Typically, marketers determine target markets by combining, or “clustering,” segmenting criteria. What characteristics does Starbucks look for in marketing its products? Three demographic variables come to mind: age, geography, and income. Buyers are likely to be males and females ranging in age from about twenty-five to forty (although college students, aged eighteen to twenty-four, are moving up in importance). Geography is a factor as customers tend to live or work in cities or upscale suburban areas. Those with relatively high incomes are willing to pay a premium for Starbucks specialty coffee and so income—a socioeconomic factor—is also important.

An interactive or media element has been excluded from this version of the text. You can view it online here:
https://otn.pressbooks.pub/fundamentalsofbusiness/?p=166

The Marketing Mix

After identifying a target market, your next step is developing and implementing a marketing program designed to reach it. As Figure 14.4 shows, this program involves a combination of tools called the marketing mix, often referred to as the “four Ps” of marketing:

  1. Developing a product that meets the needs of the target market
  2. Setting a price for the product
  3. Distributing the product—getting it to a place where customers can buy it
  4. Promoting the product—informing potential buyers about it

Pricing will be covered in more detail in its own dedicated chapter.

A diagram of the Marketing Mix. A red circle labeled “Marketing Mix” sits in the middle of four blue circles labeled with the four P’s of marketing. From the top going clockwise: Product; Place; Price; Promotion. All of the circles are connected with a red ring.

Figure 14.4: The Marketing Mix

Developing a Product

The development of Robosapien was a bit unusual for a company that was already active in its market.13 Generally, product ideas come from people within the company who understand its customers’ needs. Internal engineers are then challenged to design the product. In the case of Robosapien, the creator, Mark Tilden, had conceived and designed the product before joining Wow Wee Toys. The company gave him the opportunity to develop the product for commercial purposes, and Tilden was brought on board to oversee the development of Robosapien into a product that satisfied Wow Wee’s commercial needs.

Robosapien is not a “kid’s toy,” though kids certainly love its playful personality. It’s a home-entertainment product that appeals to a broad audience—children, young adults, older adults, and even the elderly. It’s a big gift item, and it has developed a following of techies and hackers who take it apart, tinker with it, and even retrofit it with such features as cameras and ice skates.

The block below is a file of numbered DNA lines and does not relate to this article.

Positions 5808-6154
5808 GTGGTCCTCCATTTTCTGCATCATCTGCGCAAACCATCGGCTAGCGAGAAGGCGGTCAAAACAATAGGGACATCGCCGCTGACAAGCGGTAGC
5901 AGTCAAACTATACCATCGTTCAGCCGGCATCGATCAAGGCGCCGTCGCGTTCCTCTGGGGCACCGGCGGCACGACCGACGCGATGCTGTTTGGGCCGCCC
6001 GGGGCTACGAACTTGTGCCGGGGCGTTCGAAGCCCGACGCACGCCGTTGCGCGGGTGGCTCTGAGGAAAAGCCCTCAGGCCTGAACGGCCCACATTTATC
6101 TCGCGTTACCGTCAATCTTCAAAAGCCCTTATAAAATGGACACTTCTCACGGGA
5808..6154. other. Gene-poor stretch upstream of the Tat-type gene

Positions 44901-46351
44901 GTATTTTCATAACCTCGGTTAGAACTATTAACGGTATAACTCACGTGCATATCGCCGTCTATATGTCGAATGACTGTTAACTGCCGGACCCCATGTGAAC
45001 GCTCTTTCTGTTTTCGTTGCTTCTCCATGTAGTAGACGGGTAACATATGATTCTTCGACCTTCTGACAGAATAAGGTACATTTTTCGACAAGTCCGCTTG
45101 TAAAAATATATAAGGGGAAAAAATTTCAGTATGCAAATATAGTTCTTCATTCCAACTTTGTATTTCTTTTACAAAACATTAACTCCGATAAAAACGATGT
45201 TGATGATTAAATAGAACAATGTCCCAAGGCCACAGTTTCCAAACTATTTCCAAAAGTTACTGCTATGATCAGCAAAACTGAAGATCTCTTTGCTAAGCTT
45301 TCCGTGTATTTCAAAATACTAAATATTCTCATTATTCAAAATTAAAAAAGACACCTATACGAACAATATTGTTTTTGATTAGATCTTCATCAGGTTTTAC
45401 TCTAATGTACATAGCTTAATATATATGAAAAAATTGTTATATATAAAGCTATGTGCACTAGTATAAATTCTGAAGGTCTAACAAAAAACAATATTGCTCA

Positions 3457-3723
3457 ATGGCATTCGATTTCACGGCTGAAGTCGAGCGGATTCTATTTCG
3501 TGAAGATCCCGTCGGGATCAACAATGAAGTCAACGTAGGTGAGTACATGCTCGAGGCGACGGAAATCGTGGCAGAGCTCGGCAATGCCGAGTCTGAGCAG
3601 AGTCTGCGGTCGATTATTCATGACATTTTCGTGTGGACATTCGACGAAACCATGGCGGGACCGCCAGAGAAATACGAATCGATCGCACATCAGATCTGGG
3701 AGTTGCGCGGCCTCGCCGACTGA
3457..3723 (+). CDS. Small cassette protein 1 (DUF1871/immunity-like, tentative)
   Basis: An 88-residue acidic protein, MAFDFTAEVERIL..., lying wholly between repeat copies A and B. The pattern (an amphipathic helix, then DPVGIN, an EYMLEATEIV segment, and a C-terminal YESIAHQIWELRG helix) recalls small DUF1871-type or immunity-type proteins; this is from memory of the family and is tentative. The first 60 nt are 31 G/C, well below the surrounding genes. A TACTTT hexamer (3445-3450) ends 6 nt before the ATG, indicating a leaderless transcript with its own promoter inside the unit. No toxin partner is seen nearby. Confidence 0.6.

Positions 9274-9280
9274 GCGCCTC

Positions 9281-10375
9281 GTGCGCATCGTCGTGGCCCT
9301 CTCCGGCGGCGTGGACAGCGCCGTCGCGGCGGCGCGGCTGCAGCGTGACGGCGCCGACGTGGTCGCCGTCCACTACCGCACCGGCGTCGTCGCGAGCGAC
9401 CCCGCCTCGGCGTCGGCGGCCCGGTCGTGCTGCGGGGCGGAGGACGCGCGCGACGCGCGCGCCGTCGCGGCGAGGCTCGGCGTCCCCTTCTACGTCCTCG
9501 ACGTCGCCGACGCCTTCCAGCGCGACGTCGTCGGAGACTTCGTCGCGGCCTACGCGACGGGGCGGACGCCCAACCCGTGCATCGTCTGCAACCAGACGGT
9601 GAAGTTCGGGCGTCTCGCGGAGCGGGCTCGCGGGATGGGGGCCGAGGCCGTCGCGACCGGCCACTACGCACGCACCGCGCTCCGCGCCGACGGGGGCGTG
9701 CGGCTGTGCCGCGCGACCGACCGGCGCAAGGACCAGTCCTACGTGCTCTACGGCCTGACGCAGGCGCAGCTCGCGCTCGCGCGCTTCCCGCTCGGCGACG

Conducting Marketing Research

Before settling on a strategy for Robosapien, the marketers at Wow Wee did some homework. First, to zero in on their target market, they had to find out what various people thought of the product. More precisely, they needed answers to questions like the following:

  • Who are our potential customers?
  • What do they like about Robosapien? What would they change?
  • How much are they willing to pay for it?
  • Where will they expect to buy it?
  • How can we distinguish it from competing products?
  • Will enough people buy Robosapien to return a reasonable profit for the company?

The last question would be left up to Wow Wee management, but, given the size of the investment needed to bring Robosapien to market, Wow Wee couldn’t afford to make the wrong decision. Ultimately, the company was able to make an informed decision because its marketing team provided answers to key questions through marketing research—the process of collecting and analyzing the data that are relevant to a specific marketing situation. This data had to be collected in a systematic way. Market research seeks two types of data:

  1. Marketers generally begin by looking at secondary data—information already collected, whether by the company or by others, that pertains to the target market.
  2. With secondary data in hand, they’re prepared to collect primary data—newly collected information that addresses specific questions.

Secondary data can come from inside or outside the organization. Internally available data includes sales reports and other information on customers. External data can come from a number of sources. The U.S. Census Bureau, for example, posts demographic information on American households (such as age, income, education, and number of members), both for the country as a whole and for specific geographic areas.

Population data helped Wow Wee estimate the size of its potential U.S. target market. Other secondary data helped the firm assess the size of foreign markets in regions around the world, such as Europe, the Middle East, Latin America, Asia, and the Pacific Rim. This data helped position the company to sell Robosapien in eighty-five countries, including Canada, England, France, Germany, South Africa, Australia, New Zealand, Hong Kong, and Japan.

Using secondary data that is already available (and free) is a lot easier than collecting your own information. Unfortunately, however, secondary data didn’t answer all the questions that Wow Wee was asking in this particular situation. To get these answers, the marketing team had to conduct primary research, working directly with members of their target market. First they had to decide exactly what they needed to know, then determine who to ask and what methods would be most effective in gathering the information.